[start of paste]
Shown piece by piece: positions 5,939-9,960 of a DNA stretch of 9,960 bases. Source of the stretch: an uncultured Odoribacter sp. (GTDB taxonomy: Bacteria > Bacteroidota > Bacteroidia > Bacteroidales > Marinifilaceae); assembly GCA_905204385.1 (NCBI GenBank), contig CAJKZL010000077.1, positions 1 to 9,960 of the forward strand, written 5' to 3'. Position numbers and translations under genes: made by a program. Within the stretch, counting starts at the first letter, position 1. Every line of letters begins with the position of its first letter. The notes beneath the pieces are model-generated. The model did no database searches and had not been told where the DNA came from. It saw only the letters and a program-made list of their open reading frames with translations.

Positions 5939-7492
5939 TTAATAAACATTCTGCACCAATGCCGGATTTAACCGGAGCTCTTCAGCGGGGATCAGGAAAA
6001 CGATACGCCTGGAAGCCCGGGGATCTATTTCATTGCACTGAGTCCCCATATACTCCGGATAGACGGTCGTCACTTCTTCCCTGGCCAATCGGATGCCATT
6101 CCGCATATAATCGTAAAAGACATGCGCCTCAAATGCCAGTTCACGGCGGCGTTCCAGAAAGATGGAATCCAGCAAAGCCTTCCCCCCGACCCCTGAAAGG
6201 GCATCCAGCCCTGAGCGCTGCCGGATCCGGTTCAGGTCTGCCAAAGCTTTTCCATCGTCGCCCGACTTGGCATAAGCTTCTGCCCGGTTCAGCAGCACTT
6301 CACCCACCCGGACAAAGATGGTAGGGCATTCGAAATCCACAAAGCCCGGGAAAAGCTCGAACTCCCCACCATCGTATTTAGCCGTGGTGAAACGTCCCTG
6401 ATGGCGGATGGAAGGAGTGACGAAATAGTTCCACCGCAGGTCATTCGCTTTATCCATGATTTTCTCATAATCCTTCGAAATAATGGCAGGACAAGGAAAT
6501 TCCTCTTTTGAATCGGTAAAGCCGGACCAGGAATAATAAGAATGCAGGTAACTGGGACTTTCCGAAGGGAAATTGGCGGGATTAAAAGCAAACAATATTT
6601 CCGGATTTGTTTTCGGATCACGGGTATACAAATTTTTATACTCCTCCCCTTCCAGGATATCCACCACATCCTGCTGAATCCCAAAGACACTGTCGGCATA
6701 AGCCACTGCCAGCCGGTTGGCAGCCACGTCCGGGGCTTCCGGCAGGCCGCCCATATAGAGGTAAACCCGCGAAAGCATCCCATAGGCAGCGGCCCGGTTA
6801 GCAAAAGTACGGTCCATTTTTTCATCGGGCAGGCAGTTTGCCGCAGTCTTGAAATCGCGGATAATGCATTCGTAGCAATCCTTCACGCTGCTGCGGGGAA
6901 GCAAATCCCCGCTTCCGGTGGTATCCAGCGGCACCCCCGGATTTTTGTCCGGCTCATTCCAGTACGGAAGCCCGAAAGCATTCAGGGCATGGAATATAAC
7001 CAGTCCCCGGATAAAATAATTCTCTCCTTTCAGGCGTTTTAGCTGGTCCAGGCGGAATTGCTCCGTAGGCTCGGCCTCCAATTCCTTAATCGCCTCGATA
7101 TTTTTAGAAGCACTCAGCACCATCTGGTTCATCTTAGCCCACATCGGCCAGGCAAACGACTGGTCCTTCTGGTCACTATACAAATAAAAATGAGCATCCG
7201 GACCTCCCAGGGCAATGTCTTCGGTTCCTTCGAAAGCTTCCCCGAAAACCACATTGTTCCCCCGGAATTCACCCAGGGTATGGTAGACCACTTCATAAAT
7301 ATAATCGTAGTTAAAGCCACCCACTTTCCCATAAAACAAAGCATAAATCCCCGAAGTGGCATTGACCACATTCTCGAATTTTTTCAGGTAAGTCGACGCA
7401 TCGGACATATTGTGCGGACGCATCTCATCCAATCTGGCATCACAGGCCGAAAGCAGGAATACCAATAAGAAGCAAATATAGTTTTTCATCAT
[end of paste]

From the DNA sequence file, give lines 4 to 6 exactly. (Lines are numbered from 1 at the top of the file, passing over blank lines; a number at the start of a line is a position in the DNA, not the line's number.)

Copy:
6001 CGATACGCCTGGAAGCCCGGGGATCTATTTCATTGCACTGAGTCCCCATATACTCCGGATAGACGGTCGTCACTTCTTCCCTGGCCAATCGGATGCCATT
6101 CCGCATATAATCGTAAAAGACATGCGCCTCAAATGCCAGTTCACGGCGGCGTTCCAGAAAGATGGAATCCAGCAAAGCCTTCCCCCCGACCCCTGAAAGG
6201 GCATCCAGCCCTGAGCGCTGCCGGATCCGGTTCAGGTCTGCCAAAGCTTTTCCATCGTCGCCCGACTTGGCATAAGCTTCTGCCCGGTTCAGCAGCACTT